Is the Cloud Control Plane a New Frontline in Cybersecurity?

June 2, 2021
Tim Wade
Deputy Chief Technology Officer
Is the Cloud Control Plane a New Frontline in Cybersecurity?

As cloud adoption continues to accelerate with no end in sight, the evolution of the next generation of modern attacks will traverse through and towards an enterprise’s cloud control plane. But why is that?

The control plane provides management and orchestration across an enterprise’s cloud deployment. This is where configuration baselines are set, user and role access is provisioned and where applications sit so they can execute with related services—it’s akin to air traffic control for applications. When the control plane is compromised, an adversary gains the opportunity to modify access and configuration—allowing them to inflict material damage. This malicious activity can run the gamut of virtual machines, containers and serverless infrastructure leading to both data loss and impactful attacks.  

This, perhaps is the cloud’s double-edged sword? While any organization utilizing the cloud will reap the benefits of the speed and scale it provides, attackers will attempt to use these attributes to their advantage as well. We must remember that the infrastructure, identity, data and services in the cloud control plane are all in play and increasingly in the attacker’s crosshairs.

Should we be surprised?

Believe it or not, this future has been telegraphed for years, going at least as far back as the fatally destructive attack launched against Code Spaces in 2014. Once their Amazon Web Services (AWS) control plane was breached and their infrastructure and data was seized, it was just a matter of time before their operation was completely shuttered. More recently, in 2019 we saw the extensively publicized Capital One breach, where the resulting damage was quantified to include over 100 million stolen records and at least $80 million in levied penalties.

While it’s true that more fortunate organizations may find that they’re merely co-opted to support less destructive attacks like crypto mining, this may be a best-case outcome for organizations that fail to protect their control plane. We should also recognize that this outcome will be less likely the more valuable an organization’s assets are, or the more sophisticated the adversary. Additionally, as software delivery itself is transformed by the cloud, new opportunities for supply chain compromise through products and services will become an area of increasing concern.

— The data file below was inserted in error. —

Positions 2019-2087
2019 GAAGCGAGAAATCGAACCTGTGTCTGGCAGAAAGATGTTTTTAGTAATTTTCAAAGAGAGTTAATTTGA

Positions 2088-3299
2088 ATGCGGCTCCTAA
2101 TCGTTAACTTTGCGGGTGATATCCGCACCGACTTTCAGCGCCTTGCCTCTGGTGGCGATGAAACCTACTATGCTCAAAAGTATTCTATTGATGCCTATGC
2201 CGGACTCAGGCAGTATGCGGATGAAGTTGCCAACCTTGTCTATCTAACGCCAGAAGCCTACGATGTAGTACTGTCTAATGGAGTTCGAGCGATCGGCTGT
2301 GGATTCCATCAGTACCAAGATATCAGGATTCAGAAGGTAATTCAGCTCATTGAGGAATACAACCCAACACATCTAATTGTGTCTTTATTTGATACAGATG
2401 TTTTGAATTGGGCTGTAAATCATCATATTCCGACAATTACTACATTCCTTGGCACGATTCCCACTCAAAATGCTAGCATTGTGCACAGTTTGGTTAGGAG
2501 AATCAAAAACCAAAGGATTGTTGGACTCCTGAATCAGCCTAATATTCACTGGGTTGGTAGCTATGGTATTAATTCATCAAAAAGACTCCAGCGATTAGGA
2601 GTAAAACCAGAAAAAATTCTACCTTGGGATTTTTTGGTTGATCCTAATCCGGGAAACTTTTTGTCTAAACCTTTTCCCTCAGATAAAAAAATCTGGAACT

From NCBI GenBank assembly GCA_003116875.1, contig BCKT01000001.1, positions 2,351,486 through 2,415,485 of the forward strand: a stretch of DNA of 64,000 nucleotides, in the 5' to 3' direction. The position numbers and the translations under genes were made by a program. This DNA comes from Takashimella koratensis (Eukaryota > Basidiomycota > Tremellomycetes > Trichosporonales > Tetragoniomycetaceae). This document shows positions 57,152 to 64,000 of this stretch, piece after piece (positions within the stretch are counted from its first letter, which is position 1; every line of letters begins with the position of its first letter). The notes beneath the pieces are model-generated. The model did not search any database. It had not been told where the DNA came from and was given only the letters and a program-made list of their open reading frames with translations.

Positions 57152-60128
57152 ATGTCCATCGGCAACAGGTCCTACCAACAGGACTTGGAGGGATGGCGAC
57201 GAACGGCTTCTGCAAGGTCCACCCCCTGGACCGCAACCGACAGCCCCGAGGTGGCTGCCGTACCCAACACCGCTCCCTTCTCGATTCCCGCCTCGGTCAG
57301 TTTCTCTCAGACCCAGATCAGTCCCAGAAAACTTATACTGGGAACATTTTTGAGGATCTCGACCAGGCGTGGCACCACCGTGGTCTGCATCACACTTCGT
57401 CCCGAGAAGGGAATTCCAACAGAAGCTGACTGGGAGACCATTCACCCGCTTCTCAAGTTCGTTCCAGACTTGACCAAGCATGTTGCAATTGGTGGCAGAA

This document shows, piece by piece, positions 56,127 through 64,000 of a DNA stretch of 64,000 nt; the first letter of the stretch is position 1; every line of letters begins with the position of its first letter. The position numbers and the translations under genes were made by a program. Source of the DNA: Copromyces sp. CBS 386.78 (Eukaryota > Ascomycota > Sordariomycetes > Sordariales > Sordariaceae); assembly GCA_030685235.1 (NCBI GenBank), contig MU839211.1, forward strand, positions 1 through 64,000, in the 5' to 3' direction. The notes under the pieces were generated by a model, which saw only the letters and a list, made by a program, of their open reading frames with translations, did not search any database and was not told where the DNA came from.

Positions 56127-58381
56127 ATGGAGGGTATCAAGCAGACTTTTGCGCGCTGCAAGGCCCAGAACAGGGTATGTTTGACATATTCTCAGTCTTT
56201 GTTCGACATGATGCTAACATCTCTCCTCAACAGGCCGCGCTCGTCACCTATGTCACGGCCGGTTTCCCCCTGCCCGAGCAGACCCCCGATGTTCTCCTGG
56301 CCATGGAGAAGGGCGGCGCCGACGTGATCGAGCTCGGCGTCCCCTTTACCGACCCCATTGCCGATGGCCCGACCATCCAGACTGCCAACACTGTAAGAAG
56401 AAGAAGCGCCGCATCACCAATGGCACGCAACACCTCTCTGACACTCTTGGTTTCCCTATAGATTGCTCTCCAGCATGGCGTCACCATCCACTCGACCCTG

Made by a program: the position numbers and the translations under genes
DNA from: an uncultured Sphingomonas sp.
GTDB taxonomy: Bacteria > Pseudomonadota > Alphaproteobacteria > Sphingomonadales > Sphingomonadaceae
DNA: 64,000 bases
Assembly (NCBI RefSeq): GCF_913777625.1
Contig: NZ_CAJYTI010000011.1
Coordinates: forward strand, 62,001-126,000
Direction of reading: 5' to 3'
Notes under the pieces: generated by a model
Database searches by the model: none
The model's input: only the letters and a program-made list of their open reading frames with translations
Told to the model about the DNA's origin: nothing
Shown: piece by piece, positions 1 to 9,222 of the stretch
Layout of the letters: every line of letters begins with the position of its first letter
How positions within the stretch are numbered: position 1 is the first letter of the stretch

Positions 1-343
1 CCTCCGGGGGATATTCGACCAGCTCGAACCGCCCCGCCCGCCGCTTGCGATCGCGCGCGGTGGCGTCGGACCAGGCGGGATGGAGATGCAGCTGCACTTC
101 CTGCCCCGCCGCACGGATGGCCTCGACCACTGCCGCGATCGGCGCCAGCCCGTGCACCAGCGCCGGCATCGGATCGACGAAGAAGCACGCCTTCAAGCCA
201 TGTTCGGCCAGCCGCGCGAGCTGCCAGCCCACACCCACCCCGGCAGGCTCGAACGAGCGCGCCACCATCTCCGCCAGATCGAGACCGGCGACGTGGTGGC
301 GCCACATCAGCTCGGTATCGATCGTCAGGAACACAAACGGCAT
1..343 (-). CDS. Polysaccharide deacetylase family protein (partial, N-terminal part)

All of this considered, the cloud control plane isn’t the place to underestimate risk, as persistence here allows expansive reach and influence well beyond the boundaries of traditional, legacy network-based campaigns. The stakes are high, the adversary is motivated, and the tradecraft is actively being developed where it hasn’t already been commoditized.  

Acknowledging the risk

Of course, none of this is to say that this risk should dissuade executives and strategic decision makers from pursuing an aggressive and expansive cloud strategy, only that such a strategy must include a clearly defined vision and visibility. A vision for what authorized use looks like and the visibility to monitor and measure deviations from that vision. The question then becomes: which actions are authorized, and which are malicious? Answers that won’t be found by subscribing to the latest threat intel feed or by downloading the latest signature pack. However, collecting the right data and applying artificial intelligence (AI) will help make heads or tails of it all. It comes down to having the ability to detect key components of attack progression—monitoring for compromised credentials, how services are being used and the interaction between applications and the underlying services.

AWS features

Organizations with the right intrusion detection technology and partner ecosystem can aggregate the correct signals indicating the control plane is under threat, unlock the attack progression and give themselves a chance. But to be clear, that’s a far cry from the legacy approach to network attacks that involve searching for known bad indicators, or simply trying to reduce the attack surface to the point of completely relying on prevention. While modest pursuit of these approaches has some merit, they’re ineffective by themselves, and when faced with a novel mutation of the next threat, will fail—silently. Silently of course until the breach makes headlines because attackers got a foothold, established persistence and successfully expanded towards their objectives.

If we’ve learned anything since the turn of the millennium, it’s that when faced against the nearly limitless ingenuity of a motivated adversary, unknown and unanticipated threats will eventually establish a beachhead. The cloud control plane will be no different, and wise leaders will invest in preparing to detect and respond to that inevitability.